CMV infection: Trends, clinical presentations, and treatment

Miguel Madariaga, Andre C. Kalil

Research output: Contribution to journalReview article

Abstract

The incidence of cytomegalovirus (CMV) disease has decreased dramatically as a result of the use of HAART in HIV-infected patients and the use of antiviral prophylaxis in solid organ transplant (SOT) recipients. In patients with HIV infection, the retina is still the organ most commonly affected by CMV, whereas in SOT recipients, the transplanted organ is the most common site of infection. The identification of CMV by histopathology is the most definitive diagnostic finding. Ganciclovir remains the mainstay of treatment. High-dose acyclovir, valacyclovir, and ganciclovir are used for CMV prophylaxis. Valganciclovir has been approved for prophylaxis in kidney, kidney-pancreas, and heart transplant recipients who have donor-positive/recipient-negative CMV serostatus. The combination of foscarnet and ganciclovir may be used to treat ganciclovir-resistant CMV infection in SOT recipients and CMV CNS infection in HIV-infected patients.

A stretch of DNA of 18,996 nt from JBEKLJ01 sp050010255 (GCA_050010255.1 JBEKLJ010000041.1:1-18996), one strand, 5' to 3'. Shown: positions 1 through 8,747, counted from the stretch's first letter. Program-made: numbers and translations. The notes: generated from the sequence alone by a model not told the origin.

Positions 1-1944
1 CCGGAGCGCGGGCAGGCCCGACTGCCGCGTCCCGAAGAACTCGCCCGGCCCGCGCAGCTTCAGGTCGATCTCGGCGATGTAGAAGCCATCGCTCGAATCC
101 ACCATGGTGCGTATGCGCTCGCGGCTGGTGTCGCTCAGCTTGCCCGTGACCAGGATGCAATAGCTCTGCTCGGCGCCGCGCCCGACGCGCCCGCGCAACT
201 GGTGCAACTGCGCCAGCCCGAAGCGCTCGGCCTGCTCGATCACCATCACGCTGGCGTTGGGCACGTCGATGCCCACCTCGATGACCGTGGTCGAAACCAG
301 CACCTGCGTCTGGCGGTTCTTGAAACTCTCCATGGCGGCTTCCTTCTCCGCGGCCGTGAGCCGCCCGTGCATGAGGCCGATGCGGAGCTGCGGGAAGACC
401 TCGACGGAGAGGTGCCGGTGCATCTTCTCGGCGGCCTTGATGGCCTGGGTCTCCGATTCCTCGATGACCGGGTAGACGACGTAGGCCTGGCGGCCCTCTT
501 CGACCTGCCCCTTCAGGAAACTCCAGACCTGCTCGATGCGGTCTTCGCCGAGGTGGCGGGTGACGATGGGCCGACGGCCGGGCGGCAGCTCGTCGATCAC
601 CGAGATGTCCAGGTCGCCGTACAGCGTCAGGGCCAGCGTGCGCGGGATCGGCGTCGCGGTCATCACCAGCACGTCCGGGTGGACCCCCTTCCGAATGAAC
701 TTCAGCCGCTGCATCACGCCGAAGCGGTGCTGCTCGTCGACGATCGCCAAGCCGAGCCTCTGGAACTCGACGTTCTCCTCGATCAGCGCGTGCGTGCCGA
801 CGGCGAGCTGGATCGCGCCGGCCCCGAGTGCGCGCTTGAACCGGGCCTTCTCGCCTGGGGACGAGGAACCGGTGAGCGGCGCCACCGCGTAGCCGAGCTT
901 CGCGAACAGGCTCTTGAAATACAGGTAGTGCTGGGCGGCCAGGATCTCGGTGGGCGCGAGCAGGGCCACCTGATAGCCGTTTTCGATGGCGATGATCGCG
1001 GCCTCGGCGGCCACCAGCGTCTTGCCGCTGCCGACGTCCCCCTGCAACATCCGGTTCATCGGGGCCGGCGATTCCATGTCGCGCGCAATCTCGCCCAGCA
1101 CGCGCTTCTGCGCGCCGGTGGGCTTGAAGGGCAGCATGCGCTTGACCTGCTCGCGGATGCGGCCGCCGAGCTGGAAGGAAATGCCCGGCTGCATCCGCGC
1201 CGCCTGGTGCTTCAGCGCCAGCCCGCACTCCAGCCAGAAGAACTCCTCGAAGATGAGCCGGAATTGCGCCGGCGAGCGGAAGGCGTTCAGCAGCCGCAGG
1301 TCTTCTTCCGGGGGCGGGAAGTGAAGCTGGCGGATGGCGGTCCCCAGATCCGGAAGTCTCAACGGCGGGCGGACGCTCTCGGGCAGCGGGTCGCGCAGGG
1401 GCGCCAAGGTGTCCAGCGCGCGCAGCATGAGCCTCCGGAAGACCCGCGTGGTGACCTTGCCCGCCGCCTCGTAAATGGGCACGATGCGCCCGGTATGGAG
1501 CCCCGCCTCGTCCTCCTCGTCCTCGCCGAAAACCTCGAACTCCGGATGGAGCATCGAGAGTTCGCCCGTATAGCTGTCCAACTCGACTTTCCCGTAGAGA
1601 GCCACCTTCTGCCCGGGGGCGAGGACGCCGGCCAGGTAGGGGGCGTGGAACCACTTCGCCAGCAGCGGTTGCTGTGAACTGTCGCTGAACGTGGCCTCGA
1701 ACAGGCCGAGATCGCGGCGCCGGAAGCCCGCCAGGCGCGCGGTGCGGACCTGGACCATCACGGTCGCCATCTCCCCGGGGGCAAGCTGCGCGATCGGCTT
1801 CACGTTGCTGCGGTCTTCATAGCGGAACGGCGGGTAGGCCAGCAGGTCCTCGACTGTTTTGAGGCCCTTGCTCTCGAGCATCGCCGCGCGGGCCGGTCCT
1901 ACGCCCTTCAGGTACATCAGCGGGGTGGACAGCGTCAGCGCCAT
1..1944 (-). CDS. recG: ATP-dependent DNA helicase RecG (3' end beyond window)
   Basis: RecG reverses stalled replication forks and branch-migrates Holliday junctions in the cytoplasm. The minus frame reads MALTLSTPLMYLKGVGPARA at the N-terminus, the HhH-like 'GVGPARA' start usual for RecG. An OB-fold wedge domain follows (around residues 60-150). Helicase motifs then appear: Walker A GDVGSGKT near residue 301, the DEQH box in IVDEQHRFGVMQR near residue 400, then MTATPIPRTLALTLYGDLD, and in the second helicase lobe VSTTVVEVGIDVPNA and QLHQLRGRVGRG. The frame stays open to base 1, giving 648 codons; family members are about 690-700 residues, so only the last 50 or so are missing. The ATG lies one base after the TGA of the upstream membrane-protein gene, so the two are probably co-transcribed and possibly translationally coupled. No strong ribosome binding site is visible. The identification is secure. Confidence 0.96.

Original languageEnglish (US)
Pages (from-to)519-538
Number of pages20
JournalInfections in Medicine
Volume24
Issue number12
StatePublished - Dec 2007

Keywords

  • Antiviral prophylaxis
  • CMV infection
  • HIV/AIDS
  • Retinitis
  • Transplantation

ASJC Scopus subject areas

  • Microbiology (medical)
  • Infectious Diseases

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